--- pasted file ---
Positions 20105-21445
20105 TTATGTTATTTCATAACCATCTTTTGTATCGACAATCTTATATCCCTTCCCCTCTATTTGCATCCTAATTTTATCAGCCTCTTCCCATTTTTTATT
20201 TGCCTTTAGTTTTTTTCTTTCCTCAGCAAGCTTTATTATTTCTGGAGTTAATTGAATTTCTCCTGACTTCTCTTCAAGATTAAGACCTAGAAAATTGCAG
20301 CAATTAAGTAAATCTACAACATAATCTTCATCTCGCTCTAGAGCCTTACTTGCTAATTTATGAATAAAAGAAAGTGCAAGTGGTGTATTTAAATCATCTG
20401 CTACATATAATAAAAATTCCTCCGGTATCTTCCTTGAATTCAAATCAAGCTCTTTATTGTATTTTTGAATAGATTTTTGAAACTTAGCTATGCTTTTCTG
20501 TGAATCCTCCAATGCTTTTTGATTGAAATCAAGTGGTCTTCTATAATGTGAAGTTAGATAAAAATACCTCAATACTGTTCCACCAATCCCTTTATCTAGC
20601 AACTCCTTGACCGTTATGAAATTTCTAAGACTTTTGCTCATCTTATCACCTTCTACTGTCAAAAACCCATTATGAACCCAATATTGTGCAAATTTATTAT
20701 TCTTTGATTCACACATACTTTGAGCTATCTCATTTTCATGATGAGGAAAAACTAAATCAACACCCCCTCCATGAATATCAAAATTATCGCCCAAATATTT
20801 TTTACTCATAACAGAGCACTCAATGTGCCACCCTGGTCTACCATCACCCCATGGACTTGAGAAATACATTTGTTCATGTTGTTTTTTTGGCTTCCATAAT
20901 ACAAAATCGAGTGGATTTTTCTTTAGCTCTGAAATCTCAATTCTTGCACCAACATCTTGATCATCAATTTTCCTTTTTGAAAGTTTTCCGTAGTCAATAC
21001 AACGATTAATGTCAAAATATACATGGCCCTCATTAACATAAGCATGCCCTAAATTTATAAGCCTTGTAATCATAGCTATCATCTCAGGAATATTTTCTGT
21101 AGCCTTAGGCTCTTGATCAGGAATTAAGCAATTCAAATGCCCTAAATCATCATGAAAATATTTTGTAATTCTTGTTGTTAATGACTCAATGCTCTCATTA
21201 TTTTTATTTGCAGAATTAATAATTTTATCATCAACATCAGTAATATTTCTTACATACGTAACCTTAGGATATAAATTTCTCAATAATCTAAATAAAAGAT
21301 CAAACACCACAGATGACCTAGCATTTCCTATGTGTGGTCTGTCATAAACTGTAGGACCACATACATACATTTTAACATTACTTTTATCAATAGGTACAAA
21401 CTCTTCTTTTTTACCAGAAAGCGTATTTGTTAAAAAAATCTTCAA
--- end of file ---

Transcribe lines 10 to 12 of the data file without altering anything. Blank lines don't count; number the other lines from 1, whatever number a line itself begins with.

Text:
20901 ACAAAATCGAGTGGATTTTTCTTTAGCTCTGAAATCTCAATTCTTGCACCAACATCTTGATCATCAATTTTCCTTTTTGAAAGTTTTCCGTAGTCAATAC
21001 AACGATTAATGTCAAAATATACATGGCCCTCATTAACATAAGCATGCCCTAAATTTATAAGCCTTGTAATCATAGCTATCATCTCAGGAATATTTTCTGT
21101 AGCCTTAGGCTCTTGATCAGGAATTAAGCAATTCAAATGCCCTAAATCATCATGAAAATATTTTGTAATTCTTGTTGTTAATGACTCAATGCTCTCATTA